Housing affordability in Arizona and nationally took another hit in the second quarter of 2023 primarily due to rising home prices and higher interest rates based on the latest National Association of Homebuilders/Wells Fargo Housing Opportunity Index released August 10. Nationally, 40.5% of new and existing houses sold in the second quarter were affordable to families earning the U.S. median income of $96,300. This was down from 45.6% in the first quarter, but still better than the fourth quarter of 2022 which was the lowest recorded measure (at 38.1%). Housing affordability was lower in all Arizona metropolitan areas for the second quarter of 2023 after increasing across the board in the first quarter of the year. In descending order, the share of affordable homes in Arizona were 60.8% in Sierra Vista-Douglas, 54.4% in Yuma, 41.7% in Lake Havasu City-Kingman, 38.6% in Tucson, 30,1% in Phoenix, 27.3% in Flagstaff and 23.5% in Prescott Valley-Prescott. House prices increased in nearly all Arizona metropolitan areas in the second quarter, with only Flagstaff and Lake Havasu City-Kingman posting slight decreases. 

Arizona housing affordability: Most expensive property in Southern Arizona is listed for $30 million

Phoenix house prices decreased 7.6% over the year in May. Nationally, house prices were 0.5% lower than last May, though posted a monthly increase of 1.2% from April to May, according to the July 25 S&P CoreLogic Case-Shiller Index. All cities in the 20-city composite had monthly price gains; however, 10 out of the 20 experienced annual declines in house prices. Seattle and San Francisco dropped the lowest with decreases of 11.3% and 11.0% over the year, respectively. Chicago, on the other hand, had the largest 12-month change in house prices in May at 4.6%, followed by Cleveland at 3.9% and New York at 3.5%. This was the first time in a long while that a city from the Midwest has held the top spot in house price appreciation, as places like Phoenix, Las Vegas, and Maimi have had the biggest price changes over the last five years.

Arizona was among three states with the largest decrease in the number of total separations in May at -20,000, a rate of 3.9%, according to the July 26 State Job Openings and Labor Turnover (JOLTS) report. Job opening rates decreased in May for 12 states and were little changed in all other states. The job opening rate for Arizona was 6.2%, which was one of the largest decreases across the nation, after posting 7.1% for April and 6.1% for March. Nationally, hire rates and the number of hires were little changed. 

Real gross domestic product (GDP) increased at an annual rate of 2.4% in the second quarter of 2023, according to the advanced estimate July 27th Bureau of Economic Analysis release. The increase in real GDP reflects increases in consumer spending, nonresidential fixed investment, state and local spending, private inventory investment, and federal government spending. These increases were offset by a decrease in exports and residential fixed investment. Imports, which subtract from GDP, also decreased. Current dollar GDP increased by 4.7%, or $305.2 billion, at an annual rate. Both the price index for gross domestic purchases and the PCE price index showed signs of disinflation from last quarter, increasing by 1.9% and 2.6%, respectively, in the second quarter.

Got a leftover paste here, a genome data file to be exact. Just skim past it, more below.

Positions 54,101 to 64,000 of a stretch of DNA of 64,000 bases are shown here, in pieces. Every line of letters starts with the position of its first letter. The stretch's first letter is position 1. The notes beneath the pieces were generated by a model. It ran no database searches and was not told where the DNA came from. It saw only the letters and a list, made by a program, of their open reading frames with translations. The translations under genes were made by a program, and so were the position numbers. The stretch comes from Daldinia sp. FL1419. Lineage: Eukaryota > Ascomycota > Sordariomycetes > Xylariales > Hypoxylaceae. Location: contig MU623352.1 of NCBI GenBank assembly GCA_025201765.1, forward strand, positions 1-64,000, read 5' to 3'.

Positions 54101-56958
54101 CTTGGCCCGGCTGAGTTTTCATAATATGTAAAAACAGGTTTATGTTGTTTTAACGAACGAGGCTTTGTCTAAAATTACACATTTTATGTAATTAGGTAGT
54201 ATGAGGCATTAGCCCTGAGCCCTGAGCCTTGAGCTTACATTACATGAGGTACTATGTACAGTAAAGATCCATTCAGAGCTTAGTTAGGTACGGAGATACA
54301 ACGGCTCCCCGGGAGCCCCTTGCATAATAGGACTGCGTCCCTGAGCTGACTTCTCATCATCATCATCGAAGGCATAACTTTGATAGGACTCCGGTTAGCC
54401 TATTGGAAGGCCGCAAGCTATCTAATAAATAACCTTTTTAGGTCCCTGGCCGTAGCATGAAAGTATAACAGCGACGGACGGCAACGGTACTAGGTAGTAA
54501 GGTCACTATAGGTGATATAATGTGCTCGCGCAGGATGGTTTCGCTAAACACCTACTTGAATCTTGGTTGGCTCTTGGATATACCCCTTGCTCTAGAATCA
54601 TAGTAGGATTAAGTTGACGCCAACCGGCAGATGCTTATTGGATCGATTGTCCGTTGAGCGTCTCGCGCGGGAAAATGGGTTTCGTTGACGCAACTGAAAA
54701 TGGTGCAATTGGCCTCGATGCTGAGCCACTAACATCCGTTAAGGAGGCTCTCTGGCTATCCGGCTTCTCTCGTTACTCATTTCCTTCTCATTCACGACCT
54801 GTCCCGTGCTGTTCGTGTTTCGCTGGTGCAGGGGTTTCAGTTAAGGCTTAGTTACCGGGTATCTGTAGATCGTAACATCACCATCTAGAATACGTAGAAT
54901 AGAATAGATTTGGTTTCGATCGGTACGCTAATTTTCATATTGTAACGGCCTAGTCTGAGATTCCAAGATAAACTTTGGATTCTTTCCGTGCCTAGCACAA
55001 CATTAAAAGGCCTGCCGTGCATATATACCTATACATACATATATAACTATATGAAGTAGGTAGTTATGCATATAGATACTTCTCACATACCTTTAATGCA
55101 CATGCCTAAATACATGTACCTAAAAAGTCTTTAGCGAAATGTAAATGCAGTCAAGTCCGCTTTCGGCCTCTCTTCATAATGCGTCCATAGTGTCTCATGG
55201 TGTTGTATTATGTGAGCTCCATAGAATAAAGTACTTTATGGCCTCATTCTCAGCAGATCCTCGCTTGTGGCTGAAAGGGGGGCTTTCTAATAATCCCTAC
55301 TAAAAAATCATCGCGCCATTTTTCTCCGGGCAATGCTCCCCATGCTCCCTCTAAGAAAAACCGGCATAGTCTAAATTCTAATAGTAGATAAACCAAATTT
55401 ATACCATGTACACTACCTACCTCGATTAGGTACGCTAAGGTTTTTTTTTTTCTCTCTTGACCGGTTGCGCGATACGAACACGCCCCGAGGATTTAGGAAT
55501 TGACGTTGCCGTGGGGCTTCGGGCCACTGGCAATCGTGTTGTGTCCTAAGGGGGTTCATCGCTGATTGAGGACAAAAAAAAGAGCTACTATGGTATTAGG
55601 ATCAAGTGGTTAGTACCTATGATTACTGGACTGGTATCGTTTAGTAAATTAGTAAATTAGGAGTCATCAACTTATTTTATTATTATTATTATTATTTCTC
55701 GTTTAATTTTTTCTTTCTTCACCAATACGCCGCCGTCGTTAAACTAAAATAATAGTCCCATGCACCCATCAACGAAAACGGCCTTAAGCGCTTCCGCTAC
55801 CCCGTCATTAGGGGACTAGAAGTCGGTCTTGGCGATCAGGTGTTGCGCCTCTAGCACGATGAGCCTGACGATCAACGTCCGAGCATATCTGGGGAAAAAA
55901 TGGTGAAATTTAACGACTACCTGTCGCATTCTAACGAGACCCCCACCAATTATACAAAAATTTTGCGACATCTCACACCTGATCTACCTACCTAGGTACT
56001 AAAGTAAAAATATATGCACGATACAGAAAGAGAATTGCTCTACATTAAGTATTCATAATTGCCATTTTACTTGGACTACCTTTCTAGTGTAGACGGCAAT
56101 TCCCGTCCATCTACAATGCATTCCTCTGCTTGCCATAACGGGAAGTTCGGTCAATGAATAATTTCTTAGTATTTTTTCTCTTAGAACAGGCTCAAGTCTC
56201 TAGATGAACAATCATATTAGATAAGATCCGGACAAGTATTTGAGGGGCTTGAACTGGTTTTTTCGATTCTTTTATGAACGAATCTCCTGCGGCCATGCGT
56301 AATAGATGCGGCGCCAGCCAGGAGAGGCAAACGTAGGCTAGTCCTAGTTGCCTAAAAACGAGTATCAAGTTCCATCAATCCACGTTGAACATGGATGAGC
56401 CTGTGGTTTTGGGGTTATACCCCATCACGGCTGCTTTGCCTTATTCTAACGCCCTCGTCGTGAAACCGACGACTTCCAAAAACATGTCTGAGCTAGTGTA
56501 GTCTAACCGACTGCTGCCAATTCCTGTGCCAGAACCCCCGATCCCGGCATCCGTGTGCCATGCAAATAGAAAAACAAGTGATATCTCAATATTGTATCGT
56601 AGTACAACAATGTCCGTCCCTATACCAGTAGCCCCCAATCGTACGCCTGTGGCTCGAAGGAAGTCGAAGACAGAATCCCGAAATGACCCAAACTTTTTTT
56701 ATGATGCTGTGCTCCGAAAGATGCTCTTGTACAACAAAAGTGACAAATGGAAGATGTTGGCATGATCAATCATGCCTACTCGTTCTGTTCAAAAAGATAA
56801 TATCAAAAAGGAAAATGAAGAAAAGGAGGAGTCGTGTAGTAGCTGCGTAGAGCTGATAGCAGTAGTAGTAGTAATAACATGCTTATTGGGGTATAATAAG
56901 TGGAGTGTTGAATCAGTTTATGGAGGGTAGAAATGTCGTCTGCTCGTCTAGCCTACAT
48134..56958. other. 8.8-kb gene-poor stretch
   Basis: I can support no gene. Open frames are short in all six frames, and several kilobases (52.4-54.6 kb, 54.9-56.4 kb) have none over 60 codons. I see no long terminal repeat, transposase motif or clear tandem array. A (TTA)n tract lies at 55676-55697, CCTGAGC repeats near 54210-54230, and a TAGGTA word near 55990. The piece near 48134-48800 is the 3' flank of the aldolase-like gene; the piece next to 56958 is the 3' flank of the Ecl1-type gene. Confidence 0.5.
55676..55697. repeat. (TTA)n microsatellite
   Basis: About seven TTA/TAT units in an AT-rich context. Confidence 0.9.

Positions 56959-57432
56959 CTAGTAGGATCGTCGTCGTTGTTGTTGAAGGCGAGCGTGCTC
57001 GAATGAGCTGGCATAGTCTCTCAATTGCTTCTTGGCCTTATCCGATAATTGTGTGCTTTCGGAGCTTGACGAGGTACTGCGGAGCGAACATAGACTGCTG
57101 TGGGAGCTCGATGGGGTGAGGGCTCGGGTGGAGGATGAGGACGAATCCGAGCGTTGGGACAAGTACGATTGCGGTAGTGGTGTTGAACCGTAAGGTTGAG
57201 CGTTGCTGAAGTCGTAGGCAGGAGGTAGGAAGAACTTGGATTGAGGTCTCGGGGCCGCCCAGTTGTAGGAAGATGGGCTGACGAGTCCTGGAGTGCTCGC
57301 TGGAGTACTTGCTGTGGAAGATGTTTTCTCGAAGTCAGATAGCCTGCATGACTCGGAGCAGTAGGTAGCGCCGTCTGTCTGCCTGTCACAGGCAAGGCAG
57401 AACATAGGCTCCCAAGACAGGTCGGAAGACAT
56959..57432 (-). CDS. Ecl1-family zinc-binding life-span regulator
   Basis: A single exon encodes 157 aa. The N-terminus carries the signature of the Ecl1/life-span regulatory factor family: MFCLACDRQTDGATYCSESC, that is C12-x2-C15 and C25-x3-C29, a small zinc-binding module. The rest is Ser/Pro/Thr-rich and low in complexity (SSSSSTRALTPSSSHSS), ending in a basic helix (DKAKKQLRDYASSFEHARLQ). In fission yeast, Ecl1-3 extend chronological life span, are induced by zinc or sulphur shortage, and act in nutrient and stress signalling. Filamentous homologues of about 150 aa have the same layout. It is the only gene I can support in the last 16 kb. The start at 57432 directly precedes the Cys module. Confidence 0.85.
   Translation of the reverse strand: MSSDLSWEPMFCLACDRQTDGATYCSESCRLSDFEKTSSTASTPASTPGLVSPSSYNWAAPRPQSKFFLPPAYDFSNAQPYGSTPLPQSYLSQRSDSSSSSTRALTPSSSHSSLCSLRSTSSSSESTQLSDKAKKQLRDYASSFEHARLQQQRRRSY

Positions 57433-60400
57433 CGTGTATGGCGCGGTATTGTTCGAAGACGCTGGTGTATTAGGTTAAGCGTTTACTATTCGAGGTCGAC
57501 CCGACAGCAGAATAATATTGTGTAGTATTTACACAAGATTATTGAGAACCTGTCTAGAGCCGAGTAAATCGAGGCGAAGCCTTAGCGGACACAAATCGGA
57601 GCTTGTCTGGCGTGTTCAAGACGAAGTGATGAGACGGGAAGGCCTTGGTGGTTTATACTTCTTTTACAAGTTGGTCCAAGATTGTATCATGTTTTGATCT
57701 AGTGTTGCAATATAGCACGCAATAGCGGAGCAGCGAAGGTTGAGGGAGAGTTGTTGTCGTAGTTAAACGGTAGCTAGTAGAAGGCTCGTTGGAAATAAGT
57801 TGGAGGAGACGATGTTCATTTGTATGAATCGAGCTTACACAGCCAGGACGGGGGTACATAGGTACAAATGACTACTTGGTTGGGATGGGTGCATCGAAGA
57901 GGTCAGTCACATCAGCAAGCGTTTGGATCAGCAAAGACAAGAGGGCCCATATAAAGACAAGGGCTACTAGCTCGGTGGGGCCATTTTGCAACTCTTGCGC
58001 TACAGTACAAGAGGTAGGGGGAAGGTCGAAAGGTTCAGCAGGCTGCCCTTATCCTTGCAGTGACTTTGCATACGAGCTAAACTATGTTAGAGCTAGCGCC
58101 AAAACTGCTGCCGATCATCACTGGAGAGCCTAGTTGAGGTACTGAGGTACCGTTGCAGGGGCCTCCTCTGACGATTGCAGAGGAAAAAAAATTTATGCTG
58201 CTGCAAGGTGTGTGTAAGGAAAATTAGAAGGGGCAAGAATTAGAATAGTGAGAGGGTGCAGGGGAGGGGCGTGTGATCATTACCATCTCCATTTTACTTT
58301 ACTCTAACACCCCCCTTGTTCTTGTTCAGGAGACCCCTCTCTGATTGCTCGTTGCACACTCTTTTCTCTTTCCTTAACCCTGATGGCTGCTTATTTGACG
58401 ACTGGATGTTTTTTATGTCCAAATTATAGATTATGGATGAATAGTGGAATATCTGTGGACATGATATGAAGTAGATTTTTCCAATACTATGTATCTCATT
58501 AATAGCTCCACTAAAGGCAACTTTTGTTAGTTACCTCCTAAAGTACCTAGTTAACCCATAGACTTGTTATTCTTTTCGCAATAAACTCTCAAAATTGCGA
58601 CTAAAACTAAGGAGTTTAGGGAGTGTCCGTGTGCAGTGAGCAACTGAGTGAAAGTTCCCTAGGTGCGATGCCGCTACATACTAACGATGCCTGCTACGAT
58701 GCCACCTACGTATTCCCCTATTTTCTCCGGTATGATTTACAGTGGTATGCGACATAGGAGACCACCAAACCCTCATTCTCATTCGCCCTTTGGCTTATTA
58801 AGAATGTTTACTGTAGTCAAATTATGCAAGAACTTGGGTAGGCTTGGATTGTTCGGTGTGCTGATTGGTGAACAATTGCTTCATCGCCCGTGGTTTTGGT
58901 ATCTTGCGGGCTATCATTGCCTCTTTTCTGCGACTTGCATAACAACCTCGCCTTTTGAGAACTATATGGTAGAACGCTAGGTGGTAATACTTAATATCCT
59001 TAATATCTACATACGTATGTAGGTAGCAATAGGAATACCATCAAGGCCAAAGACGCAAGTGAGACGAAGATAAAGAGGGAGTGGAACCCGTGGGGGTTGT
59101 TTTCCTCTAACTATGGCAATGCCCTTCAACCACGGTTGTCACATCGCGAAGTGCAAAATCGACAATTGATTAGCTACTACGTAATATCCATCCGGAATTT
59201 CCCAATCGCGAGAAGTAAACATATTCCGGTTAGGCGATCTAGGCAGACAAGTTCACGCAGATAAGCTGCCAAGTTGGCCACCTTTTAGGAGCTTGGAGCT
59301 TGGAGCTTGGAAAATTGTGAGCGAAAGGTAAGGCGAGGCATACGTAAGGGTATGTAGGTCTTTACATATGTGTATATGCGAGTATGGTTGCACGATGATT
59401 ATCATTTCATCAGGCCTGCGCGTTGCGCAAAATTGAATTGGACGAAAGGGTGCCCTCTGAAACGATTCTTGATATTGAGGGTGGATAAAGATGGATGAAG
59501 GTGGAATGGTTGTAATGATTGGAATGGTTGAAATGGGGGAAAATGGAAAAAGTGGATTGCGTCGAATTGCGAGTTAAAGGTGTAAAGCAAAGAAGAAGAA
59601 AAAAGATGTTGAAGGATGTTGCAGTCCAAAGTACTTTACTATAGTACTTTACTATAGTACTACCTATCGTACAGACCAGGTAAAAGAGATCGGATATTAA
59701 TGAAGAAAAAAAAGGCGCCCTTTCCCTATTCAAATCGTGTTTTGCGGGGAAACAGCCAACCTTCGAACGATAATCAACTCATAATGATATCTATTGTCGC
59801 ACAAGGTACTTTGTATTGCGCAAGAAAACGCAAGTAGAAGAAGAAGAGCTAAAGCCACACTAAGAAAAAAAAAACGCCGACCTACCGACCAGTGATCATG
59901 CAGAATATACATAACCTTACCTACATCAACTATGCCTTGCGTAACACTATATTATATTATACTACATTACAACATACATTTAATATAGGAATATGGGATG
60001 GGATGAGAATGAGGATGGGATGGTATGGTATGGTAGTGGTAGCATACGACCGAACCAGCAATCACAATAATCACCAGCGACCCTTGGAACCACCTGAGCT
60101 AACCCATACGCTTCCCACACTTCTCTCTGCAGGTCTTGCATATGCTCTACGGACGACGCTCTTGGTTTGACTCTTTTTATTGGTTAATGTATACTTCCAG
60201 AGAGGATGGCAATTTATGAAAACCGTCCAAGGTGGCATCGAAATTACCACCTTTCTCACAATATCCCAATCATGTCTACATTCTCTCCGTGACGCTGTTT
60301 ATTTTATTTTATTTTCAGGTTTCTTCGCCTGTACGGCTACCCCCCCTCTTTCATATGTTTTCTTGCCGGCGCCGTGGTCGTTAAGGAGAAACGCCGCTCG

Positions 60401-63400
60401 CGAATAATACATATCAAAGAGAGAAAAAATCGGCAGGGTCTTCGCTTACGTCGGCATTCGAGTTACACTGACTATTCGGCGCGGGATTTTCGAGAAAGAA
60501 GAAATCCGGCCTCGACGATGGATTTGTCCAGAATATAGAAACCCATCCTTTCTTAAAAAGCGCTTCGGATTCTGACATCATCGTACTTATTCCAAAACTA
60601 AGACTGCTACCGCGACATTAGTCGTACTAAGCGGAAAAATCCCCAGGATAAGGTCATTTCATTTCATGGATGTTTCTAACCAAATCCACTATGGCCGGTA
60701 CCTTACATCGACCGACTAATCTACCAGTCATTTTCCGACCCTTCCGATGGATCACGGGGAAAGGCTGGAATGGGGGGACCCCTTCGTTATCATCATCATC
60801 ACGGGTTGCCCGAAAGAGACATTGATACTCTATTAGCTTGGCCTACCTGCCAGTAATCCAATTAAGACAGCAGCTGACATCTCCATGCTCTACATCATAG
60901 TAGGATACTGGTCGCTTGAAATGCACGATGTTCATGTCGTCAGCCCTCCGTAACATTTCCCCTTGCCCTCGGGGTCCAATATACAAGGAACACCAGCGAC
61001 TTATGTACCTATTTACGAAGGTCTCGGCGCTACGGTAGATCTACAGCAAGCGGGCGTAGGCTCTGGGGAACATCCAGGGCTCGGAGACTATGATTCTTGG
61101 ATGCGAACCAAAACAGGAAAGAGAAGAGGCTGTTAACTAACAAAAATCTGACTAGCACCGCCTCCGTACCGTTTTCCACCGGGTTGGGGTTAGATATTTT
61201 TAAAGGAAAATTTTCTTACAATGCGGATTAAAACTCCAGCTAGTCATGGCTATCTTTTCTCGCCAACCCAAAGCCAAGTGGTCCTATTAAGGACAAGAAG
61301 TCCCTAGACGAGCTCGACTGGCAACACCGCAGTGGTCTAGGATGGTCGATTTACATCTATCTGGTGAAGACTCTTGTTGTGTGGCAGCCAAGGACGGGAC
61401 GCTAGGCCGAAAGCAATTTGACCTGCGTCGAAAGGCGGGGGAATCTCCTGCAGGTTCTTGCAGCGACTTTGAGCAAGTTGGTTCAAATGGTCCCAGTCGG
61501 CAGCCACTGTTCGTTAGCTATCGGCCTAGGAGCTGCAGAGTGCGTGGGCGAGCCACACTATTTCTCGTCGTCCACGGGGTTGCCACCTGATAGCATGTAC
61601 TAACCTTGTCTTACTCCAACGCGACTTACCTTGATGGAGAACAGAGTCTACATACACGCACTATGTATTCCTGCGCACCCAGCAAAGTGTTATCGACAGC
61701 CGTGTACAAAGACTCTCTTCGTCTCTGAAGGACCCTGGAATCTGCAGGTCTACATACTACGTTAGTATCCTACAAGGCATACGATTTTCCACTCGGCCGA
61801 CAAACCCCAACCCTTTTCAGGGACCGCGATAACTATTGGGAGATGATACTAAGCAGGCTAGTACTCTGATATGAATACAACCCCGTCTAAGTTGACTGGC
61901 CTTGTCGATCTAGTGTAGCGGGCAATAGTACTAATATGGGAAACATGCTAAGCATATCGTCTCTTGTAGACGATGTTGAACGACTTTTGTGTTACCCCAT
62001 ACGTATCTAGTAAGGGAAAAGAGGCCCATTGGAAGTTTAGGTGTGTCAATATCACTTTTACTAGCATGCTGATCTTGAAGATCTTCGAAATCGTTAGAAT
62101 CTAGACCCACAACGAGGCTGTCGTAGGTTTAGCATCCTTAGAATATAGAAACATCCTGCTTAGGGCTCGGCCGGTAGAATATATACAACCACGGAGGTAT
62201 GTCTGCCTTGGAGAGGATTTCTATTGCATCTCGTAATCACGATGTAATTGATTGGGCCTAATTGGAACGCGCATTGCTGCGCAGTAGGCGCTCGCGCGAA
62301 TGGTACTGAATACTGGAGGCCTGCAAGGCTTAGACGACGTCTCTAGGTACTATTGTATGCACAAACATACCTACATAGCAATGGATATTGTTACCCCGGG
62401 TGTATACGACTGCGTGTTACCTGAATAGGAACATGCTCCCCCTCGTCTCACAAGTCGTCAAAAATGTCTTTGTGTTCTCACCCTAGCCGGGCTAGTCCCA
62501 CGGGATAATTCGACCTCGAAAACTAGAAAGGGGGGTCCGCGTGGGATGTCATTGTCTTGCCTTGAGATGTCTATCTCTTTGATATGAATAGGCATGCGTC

In June, over-the-year metropolitan unemployment rates were lower in 222 of 389 areas, higher in 119, and unchanged in the remaining 48. The June unemployment rates for the Tucson and Phoenix metropolitan areas came in at 4.4% and 3.9%, respectively. Yuma had the highest unemployment rate in Arizona at 14.3%, while Phoenix had the lowest. Baltimore-Columbia-Towson, MD; California-Lexington Park, MD; Manchester, NH; Portsmouth, NH-ME; and Sioux Falls, SD, had the lowest unemployment rates in the nation at 1.7%, while El Centro, CA, had the highest rate at 16.9%.

The U.S. unemployment rate remained little changed in July, coming in at 3.5%, while total nonfarm payroll jobs rose by 187,000, according to the July employment situation summary. Job gains occurred in health care (+63,000), social assistance (+24,000), financial activities (+19,000), and wholesale trade (+18,000). Employment dropped in temporary help services (-22,000) and professional and business services (-8,000). In July, average hourly earnings for employees on private nonfarm payrolls rose by 14 cents (0.4%) to $33.74. Over the year, average hourly earnings have risen by 4.4%. The average workweek for private nonfarm employees edged down by 0.1 hours to 34.3 hours. This release also revised the total nonfarm employment gains downward for May and June by 25,000 and 24,000, respectively.

The June U.S. Trade deficit came in at $65.5 in June, down $2.8 billion from the revised $68.3 billion in May, seasonally adjusted. June exports fell $0.3 billion from May to reach $247.5 billion. Imports similarly declined by $3.1 billion to $313.0 billion. The decrease in the goods and services deficit reflects a decrease in the goods deficit by $2.8 billion to $88.2 billion and a similar decrease in the services surplus of less than $0.1 billion to $22.7 billion. Over the year, the goods and services deficit decreased by $177.7 billion, or 22.3%, from June 2022. Exports increased by $37.6 billion (2.5%) and imports decreased by $80.1 billion (4.0%). The Netherlands ($4.6), South and Central America ($4.3), and Hong Kong ($2.6) have the greatest surpluses, while China ($22.8), the European Union ($18.2), and Mexico ($12.9) have the greatest deficits (in billions).

Authors: Story by Delaney O’Kray-Murphy, EBRC research economist; Valorie Rice, senior business information specialist; and Alexandra Jaeger, EBRC web applications developer.